Let's hope Lewis' audacity pays in time

Ken Lewis just cemented his place in business history as either the genius who made Bank of America the most dominant financial services company of the 21st century or the gambler who made one big bet too many.

His $50 billion offer for Merrill Lynch, a company that lost $4.5 billion just last quarter, is an astronomical risk. But that very nerve prompted the series of deals that made BofA the force it is today. CEO Lewis, and Charlotte, had better hope bank executives have one more good one in them. We bet they do, but it will take years to pay off.

The Merrill deal is twice as big as Wachovia's 2006 purchase of Golden West. That debacle cost Wachovia CEO Ken Thompson his job. If Lewis can't navigate Merrill's bad investments – which include nearly $9 billion in exposure to collateralized debt obligations – he could be next.

The 70 percent premium he paid over Friday's close means it will take that much longer to recoup the bank's money. With Merrill searching for a buyer to stave off a downward spiral, BofA surely could have paid less. Lewis reportedly started talking with Merrill chief John Thain on Saturday night and sealed the deal the next day. How much due diligence can be done in that time?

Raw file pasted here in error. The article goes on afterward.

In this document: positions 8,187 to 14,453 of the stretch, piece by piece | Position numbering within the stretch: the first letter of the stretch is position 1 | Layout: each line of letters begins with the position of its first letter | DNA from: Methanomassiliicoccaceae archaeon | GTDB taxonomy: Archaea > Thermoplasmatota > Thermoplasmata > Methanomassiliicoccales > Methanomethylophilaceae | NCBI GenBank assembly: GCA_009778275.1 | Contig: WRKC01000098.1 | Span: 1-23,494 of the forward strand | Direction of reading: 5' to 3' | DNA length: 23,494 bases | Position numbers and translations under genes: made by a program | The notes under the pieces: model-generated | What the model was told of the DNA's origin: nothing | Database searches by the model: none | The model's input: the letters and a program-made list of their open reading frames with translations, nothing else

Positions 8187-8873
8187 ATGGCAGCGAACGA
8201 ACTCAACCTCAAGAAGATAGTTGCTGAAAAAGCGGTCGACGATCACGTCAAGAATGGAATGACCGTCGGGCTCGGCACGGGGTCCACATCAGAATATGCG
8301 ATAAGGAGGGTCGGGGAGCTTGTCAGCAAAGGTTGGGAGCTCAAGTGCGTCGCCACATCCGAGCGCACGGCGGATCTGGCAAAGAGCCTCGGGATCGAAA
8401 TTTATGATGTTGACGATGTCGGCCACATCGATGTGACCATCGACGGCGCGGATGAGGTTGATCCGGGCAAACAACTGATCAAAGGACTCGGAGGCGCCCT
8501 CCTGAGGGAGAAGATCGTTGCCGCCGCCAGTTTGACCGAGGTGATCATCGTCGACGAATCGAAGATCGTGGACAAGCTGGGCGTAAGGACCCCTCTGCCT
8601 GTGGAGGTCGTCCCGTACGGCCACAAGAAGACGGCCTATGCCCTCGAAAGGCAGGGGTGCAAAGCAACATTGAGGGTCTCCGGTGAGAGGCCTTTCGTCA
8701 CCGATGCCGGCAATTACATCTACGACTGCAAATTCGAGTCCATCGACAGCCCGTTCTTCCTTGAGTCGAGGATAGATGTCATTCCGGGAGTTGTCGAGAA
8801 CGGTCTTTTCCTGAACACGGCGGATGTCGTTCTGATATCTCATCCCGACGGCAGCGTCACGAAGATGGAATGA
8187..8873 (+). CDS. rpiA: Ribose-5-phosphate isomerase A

BofA only recently swallowed Countrywide Financial, so Lewis has a lot to digest. But the deal gives BofA control of the nation's largest army of financial advisers and one of the most respected investment banks, an arena in which BofA has faltered. Combined with Countrywide and the 2005 purchase of credit-card firm MBNA, BofA will have shored up virtually all areas of the business. Even the Titanic wasn't too big to fail, but in today's banking industry, size can offer some protection.

Charlotte's a banking center, but Wachovia, and to a lesser extent BofA, have been battered by the financial crisis, largely by making the same kind of dopey decisions that have brought down Bear Stearns and Lehman Brothers.

But BofA is still strong enough to take on Merrill, a sign of executives' confidence in their ability not just to weather this crisis but to thrive. Charlotte, and its 65,000 financial industry employees, certainly need them to be right.

BofA started toward national prominence through the audacity of previous CEO Hugh McColl Jr., and this purchase is in line with some of his gutsier grabs. But make no mistake, the end of the financial crisis is nowhere in sight, and we all ought to be hoping that Ken Lewis was driven by more than ego to make this deal.